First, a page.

You’ve seen the commericals and ads right? Buff bods that are covered in sweat, and the person is
drinking guzzling some sports drink. The ad lets you know that you need to replenish your electrolytes. While I don’t necessarily think that an expensive, sugary sports drink is the way to go, at least not proactively, there is at least some truth to this advertising.
You do need to be thinking about electrolytes, and not just if you sweat a lot. Electrolytes are made up of Sodium, Potassium, Calcium, Magnesium, Chloride and Phosphate. Sodium and potassium are the two that you’re most likely to get out of whack due to dietary insufficiencies, annnnd they work as a team. I’d make the argument that most people are at least slightly deficient in Magnesium unless they are supplementing, but it doesn’t seem to be as problematic as being potassium depleted. (Hypokalemia) So before I get too science-y, here’s why it matters. Sodium and Potassium together control the balance of intracellular (fluid that’s inside your cells) to extracellular fluid (yes, you smart thing you, fluid that is outside of your cells). The electrolytes also control nerve and muscle function.
Some signs of electrolyte imbalance include:
- Muscle cramps (You complain of a cramp while training with me, or tell me about the leg cramps that wake you up– my first question is going to be about how you’re eating.)
- dry skin
- muscle weakness
- stiff or aching joints
But wake up and pay attention here… one of the things that can happen when electrolytes become severely out whack is heart arrhythmia. Yeah, it can cause a heart attack, which can be severe enough to lead to death. (I personally know of two people that have had heart attacks related to electrolyte imbalance.) When you hear about marathoners who die midrace and think “How can that happen? They must be in great shape!”, this is what’s happening.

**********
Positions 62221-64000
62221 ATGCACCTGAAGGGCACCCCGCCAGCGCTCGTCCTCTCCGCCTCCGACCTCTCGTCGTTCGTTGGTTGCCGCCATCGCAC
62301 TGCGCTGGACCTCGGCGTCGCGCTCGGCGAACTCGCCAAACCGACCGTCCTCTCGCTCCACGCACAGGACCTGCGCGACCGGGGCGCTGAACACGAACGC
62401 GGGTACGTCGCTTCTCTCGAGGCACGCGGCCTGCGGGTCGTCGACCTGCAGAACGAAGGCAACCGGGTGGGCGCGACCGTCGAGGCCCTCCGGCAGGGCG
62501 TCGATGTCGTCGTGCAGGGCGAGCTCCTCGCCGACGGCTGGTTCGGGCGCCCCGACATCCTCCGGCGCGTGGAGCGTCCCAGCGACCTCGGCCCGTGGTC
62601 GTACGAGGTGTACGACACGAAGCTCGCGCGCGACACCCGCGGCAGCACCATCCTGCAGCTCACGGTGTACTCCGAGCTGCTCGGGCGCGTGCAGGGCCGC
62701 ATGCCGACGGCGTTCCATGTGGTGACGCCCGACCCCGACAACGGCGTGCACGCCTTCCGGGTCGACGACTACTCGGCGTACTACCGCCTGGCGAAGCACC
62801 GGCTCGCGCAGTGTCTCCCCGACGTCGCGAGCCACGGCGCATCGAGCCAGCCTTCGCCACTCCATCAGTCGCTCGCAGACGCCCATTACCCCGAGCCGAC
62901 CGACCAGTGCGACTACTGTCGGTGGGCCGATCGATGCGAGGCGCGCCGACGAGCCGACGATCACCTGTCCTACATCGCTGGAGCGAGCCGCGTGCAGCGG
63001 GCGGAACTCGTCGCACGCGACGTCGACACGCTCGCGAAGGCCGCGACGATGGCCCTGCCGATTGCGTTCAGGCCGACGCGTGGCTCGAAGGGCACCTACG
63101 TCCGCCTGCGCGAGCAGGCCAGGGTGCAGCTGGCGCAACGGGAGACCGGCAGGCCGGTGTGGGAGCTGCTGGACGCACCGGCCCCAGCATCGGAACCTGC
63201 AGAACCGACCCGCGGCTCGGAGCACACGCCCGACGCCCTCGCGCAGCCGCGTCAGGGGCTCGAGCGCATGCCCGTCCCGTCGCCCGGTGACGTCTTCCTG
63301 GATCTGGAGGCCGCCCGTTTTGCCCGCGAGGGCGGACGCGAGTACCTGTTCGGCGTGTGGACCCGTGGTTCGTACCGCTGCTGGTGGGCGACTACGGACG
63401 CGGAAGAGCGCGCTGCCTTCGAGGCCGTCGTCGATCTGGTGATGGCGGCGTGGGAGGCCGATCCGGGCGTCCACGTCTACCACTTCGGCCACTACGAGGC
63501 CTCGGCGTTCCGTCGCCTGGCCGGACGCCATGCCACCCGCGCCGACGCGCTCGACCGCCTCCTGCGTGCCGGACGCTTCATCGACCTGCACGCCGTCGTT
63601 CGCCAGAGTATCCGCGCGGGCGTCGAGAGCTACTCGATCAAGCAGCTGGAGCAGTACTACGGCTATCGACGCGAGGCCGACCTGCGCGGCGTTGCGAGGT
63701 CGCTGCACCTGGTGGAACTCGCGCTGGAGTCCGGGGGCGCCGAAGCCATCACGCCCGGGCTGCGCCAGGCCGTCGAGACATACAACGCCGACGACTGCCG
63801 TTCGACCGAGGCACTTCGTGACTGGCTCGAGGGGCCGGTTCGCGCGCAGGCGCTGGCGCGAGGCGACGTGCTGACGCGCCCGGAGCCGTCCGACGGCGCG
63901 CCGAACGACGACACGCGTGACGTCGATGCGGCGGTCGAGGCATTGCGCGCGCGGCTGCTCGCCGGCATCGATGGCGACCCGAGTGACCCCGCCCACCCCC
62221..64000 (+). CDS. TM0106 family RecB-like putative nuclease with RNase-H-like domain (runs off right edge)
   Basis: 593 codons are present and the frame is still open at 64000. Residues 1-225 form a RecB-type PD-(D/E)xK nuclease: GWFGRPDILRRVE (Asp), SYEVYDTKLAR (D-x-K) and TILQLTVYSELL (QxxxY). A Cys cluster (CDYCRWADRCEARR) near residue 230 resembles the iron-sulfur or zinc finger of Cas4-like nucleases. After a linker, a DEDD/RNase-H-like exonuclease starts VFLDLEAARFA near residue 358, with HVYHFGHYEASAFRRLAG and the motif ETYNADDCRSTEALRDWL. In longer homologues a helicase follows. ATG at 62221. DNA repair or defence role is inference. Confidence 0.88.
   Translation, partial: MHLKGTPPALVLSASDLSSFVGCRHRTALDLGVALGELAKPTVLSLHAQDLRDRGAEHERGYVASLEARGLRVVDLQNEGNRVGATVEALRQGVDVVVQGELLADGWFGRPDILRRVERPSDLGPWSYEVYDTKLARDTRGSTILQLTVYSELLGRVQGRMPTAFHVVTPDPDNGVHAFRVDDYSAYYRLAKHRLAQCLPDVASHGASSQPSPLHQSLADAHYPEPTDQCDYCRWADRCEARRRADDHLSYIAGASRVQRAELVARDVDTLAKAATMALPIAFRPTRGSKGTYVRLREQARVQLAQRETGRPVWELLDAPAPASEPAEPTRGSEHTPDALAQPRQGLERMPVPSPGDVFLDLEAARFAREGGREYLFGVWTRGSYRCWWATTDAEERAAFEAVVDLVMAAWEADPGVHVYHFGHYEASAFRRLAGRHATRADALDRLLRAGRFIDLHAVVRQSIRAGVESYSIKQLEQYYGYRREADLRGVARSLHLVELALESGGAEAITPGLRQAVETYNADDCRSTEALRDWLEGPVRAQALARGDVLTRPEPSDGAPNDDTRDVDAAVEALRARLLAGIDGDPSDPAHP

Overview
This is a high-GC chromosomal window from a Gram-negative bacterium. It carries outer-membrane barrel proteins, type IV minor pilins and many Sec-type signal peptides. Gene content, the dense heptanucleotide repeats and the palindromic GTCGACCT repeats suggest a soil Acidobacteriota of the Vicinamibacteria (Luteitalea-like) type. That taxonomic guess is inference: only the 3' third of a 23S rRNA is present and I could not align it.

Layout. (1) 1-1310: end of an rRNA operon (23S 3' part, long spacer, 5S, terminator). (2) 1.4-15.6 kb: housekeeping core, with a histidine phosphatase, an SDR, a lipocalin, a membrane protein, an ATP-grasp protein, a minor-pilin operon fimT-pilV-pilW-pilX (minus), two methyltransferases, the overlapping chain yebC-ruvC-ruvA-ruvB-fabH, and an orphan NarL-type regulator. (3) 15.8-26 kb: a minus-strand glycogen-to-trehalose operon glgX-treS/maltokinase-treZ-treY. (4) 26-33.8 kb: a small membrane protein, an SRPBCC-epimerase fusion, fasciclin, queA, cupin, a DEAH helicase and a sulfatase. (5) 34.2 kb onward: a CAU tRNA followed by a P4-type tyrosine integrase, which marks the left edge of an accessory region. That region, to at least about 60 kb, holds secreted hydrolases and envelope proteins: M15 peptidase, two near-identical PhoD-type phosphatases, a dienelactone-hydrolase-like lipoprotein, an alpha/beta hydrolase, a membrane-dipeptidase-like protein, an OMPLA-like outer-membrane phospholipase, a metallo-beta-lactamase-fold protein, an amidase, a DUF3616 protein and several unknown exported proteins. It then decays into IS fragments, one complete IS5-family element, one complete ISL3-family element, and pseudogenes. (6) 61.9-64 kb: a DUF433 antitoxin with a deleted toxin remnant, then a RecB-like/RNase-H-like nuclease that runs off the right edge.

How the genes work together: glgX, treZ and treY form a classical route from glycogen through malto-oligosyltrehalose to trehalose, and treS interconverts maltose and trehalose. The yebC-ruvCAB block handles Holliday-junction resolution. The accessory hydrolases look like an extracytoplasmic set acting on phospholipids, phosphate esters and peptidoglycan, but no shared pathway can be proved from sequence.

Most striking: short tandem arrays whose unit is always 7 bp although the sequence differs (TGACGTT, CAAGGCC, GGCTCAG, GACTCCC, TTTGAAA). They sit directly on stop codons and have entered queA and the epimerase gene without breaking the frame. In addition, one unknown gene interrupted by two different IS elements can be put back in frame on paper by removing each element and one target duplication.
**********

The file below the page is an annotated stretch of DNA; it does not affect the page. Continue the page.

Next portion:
Electrolyte imbalance can be caused by several things, like sweating, vomiting and diarrhea. But it can also happen from not minding your nutritional P’s and Q’s. Sodium and Potassium are happiest when they are in a 3:1 ratio of Potassium to Sodium. The problem is that most people eating the Standard American Diet (ironically, SAD) are eating the exact opposite of that. A safe level of Sodium is 1500-2000 (the upper limit is for people who sweat a lot) milligrams per day. 1 (!!!!) smothered chicken burrito from Taco Bell has 2200 milligrams of sodium! And most people aren’t eating just one item. Wanna do something fun? (Ok, no, not fun at all.) Get the nutritional info from your favorite fast food or sit down restaurant, and scan down the sodium column. It ain’t pretty!
The other place where we’re failing as eaters (ok, let’s be honest here… we’re making lots of food mistakes), is we’re falling waaaaaay short on Potassium. Why? Because potassium is primarily found in vegetables, and to a lesser extent fruit. Remember how your mom made you eat your vegetables? Turns out she wasn’t just being a meanie head, like your four year old self called her. If you’re eating 1500mg of sodium, you’re shooting for 4500 mg of potassium per day, which is no easy feat. Here are some of my best recommendations for upping your daily intake. And before you tell me you eat bananas so you’re good, actually they aren’t really a potassium powerhouse. They have about 1/3 of what a potato with the skin has.
- Medium Potato (eat the skin!)
- Spinach or other dark, leafy greens
- Low Sodium V8 juice (has 3x the potassium of normal v8 Juice).
- Coconut Water
- Vitamin Water (made by Glaceau. It’s usually in or around the bottled water section “Revive” is the only one with a sufficient amount of potassium. It’s a berry color.)
Occasionally, you made need a fancy, schmancy sports drink– like while you have the flu, and nothing you’re ingesting is staying where it belongs. But if you’re watching your electrolytes on the regular, you’re being much more proactive about it.
Think eating healthy foods means you are eating healthily? Check out tomorrow’s post!